That was great. Your words echo my own thoughts exactly. Well done.

  • Jim Peters says:

    I agree, So often I see those fools out there that ride for the wrong reasons and they never seem to last very long.

  • Joe Buzzetta says:

    Nicely put. I cringe every time I see a young kid pulling a wheelies at 70 mph, wearing flip flops and shorts …It’s not easy to watch .
    Ive been street riding since 1988, and at this point I enjoy the road trips in the country the most. I’m the unofficial ride captain of a group of friends , and in charge of the planning, which is just fine with me!
    Ive used your app for planning, but haven’t found it useful for navigating. We were in CA in 2018, and if we veered off course, the app couldn’t get us back to the route. This isn’t a critism, maybe I’m not using it properly. Bottom line is thank you for what you do, its helped me plan some great routes.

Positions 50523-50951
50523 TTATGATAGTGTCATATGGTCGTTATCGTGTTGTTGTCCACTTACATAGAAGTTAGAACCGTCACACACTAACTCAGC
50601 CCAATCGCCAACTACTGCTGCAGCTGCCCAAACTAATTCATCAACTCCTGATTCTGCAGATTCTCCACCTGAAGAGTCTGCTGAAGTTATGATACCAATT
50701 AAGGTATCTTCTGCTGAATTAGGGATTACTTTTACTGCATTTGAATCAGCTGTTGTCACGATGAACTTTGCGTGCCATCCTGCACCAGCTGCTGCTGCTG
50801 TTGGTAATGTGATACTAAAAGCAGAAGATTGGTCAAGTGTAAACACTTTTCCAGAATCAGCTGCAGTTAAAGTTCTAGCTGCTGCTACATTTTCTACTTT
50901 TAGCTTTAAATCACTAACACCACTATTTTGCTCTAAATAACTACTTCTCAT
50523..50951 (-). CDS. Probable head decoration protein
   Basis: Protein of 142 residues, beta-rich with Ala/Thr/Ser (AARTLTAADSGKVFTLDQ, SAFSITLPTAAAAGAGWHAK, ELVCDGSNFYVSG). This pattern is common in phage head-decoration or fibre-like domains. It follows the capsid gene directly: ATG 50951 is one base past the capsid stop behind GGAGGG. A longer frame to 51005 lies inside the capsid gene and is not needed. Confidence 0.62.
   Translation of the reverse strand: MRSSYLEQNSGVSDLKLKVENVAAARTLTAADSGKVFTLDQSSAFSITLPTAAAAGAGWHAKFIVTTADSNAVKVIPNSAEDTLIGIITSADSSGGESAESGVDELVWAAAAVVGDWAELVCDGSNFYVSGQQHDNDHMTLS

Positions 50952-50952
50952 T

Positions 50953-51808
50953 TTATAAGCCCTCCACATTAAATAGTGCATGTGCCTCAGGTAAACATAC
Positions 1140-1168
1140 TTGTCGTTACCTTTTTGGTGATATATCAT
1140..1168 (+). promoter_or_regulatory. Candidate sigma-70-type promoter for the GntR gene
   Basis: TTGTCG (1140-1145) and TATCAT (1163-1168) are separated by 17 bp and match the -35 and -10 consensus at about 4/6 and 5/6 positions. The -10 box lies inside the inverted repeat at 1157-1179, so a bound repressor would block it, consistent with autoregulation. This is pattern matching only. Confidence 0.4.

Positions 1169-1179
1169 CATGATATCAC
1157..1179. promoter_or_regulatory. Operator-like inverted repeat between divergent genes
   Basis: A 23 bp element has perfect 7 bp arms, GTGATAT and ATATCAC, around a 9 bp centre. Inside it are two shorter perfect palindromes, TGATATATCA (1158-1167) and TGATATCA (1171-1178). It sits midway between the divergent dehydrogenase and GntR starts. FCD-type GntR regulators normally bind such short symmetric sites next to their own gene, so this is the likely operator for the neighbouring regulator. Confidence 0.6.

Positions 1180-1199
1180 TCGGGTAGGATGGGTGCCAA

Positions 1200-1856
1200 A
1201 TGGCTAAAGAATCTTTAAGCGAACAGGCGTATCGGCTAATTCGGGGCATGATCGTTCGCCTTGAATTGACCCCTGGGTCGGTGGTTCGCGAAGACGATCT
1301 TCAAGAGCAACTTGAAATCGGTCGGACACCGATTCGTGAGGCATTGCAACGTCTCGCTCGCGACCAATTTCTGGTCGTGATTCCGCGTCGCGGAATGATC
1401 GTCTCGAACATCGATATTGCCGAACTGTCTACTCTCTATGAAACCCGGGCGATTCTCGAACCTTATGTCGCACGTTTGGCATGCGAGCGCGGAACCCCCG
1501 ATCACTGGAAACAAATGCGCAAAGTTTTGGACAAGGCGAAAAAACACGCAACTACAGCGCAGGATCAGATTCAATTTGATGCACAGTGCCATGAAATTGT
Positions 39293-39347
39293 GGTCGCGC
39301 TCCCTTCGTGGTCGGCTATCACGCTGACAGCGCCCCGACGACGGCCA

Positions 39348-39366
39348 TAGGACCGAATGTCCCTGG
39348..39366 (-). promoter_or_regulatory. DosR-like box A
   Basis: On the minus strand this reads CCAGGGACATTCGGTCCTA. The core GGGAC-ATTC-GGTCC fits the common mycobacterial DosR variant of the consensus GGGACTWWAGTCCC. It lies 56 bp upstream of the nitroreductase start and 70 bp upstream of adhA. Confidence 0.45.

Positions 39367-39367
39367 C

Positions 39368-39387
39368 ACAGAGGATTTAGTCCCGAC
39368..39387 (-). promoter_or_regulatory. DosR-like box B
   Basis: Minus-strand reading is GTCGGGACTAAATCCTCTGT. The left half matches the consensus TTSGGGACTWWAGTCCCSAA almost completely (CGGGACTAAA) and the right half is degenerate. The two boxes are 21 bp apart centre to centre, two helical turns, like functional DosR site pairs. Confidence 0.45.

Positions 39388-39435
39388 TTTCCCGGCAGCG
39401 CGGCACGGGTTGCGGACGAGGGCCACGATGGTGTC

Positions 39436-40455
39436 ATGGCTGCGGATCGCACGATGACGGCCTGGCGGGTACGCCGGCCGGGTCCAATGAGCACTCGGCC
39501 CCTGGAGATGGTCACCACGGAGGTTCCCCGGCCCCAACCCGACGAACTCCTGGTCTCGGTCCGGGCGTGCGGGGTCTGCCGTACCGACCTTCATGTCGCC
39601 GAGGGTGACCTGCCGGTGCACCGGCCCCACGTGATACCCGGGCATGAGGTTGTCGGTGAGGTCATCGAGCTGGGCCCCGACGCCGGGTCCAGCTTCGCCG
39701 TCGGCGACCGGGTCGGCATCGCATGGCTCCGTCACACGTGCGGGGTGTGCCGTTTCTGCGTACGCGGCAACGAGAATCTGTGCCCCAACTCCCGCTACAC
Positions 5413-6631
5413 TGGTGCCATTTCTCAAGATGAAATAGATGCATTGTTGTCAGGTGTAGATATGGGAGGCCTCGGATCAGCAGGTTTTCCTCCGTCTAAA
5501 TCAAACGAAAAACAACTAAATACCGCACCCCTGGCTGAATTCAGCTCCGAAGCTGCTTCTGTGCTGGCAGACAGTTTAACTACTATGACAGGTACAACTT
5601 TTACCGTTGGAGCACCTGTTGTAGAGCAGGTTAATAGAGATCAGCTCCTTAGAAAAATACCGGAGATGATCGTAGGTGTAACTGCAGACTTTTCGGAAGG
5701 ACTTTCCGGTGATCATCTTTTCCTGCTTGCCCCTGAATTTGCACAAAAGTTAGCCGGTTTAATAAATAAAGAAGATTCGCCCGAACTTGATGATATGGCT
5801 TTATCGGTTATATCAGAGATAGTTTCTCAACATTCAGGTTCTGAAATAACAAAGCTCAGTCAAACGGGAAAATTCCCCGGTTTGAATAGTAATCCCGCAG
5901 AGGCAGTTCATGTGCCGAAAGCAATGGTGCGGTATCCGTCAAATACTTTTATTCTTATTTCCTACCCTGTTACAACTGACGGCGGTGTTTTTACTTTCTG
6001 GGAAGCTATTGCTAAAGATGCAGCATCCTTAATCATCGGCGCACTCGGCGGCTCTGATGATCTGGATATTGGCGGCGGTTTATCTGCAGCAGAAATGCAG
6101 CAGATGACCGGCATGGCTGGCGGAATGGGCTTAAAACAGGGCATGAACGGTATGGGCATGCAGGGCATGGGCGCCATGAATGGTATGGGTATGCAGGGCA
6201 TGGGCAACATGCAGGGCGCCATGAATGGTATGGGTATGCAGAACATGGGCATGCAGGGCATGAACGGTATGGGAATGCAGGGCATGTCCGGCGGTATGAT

• Todd Sappington says:

    Very well put. I have been riding since the age of three as my father was into bikes so being from Idaho we did a lot of trail riding. Didn’t try a road bike until college but there is no greater feeling than a great ride whether it be off-road or some nice twisty road. It never gets old.

  • Steve Stephens says:

    I agree with your pro and cons, but I would add another pro to the list Comradery. There is just something about the motorcycling community. I love doing the biker wave at an oncoming bike or bikes. My way of letting them know that I’m with you. We are a community. Also motorcycling is distinctly American.

    • Onno says:

      I agree Steve but disagree your last sentence!
      For me motorcycling is the feeling of freedom, discovering the unknown, the engine vibrations and noise, the wind around the body and smelling the changing scents on the way and that’s everywhere I (we) drive a motorbike…

  • Neal says:

    You put my feeling into word form. You are right on. Been riding for 54 years and still enjoying it here in SE Oklahoma!